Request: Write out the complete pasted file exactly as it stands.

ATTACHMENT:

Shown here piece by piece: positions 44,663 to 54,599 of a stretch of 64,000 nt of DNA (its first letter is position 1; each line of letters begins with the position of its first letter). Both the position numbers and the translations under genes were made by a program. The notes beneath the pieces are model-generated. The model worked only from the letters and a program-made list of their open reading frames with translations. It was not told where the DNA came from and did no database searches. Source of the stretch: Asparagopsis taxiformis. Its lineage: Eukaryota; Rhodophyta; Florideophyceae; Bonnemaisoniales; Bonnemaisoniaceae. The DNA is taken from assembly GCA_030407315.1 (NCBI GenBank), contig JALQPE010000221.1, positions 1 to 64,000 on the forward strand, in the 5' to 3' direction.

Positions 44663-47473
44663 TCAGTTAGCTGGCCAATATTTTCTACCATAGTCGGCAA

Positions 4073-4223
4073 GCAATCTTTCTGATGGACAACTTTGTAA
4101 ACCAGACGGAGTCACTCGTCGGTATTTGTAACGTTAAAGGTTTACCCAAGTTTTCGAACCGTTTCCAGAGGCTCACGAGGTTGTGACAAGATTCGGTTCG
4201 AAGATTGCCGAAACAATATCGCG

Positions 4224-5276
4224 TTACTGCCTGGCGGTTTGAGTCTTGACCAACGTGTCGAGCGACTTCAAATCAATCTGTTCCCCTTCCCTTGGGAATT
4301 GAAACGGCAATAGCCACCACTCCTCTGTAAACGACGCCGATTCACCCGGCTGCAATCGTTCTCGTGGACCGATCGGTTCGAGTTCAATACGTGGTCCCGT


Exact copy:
Shown here piece by piece: positions 44,663 to 54,599 of a stretch of 64,000 nt of DNA (its first letter is position 1; each line of letters begins with the position of its first letter). Both the position numbers and the translations under genes were made by a program. The notes beneath the pieces are model-generated. The model worked only from the letters and a program-made list of their open reading frames with translations. It was not told where the DNA came from and did no database searches. Source of the stretch: Asparagopsis taxiformis. Its lineage: Eukaryota; Rhodophyta; Florideophyceae; Bonnemaisoniales; Bonnemaisoniaceae. The DNA is taken from assembly GCA_030407315.1 (NCBI GenBank), contig JALQPE010000221.1, positions 1 to 64,000 on the forward strand, in the 5' to 3' direction.

Positions 44663-47473
44663 TCAGTTAGCTGGCCAATATTTTCTACCATAGTCGGCAA

Positions 4073-4223
4073 GCAATCTTTCTGATGGACAACTTTGTAA
4101 ACCAGACGGAGTCACTCGTCGGTATTTGTAACGTTAAAGGTTTACCCAAGTTTTCGAACCGTTTCCAGAGGCTCACGAGGTTGTGACAAGATTCGGTTCG
4201 AAGATTGCCGAAACAATATCGCG

Positions 4224-5276
4224 TTACTGCCTGGCGGTTTGAGTCTTGACCAACGTGTCGAGCGACTTCAAATCAATCTGTTCCCCTTCCCTTGGGAATT
4301 GAAACGGCAATAGCCACCACTCCTCTGTAAACGACGCCGATTCACCCGGCTGCAATCGTTCTCGTGGACCGATCGGTTCGAGTTCAATACGTGGTCCCGT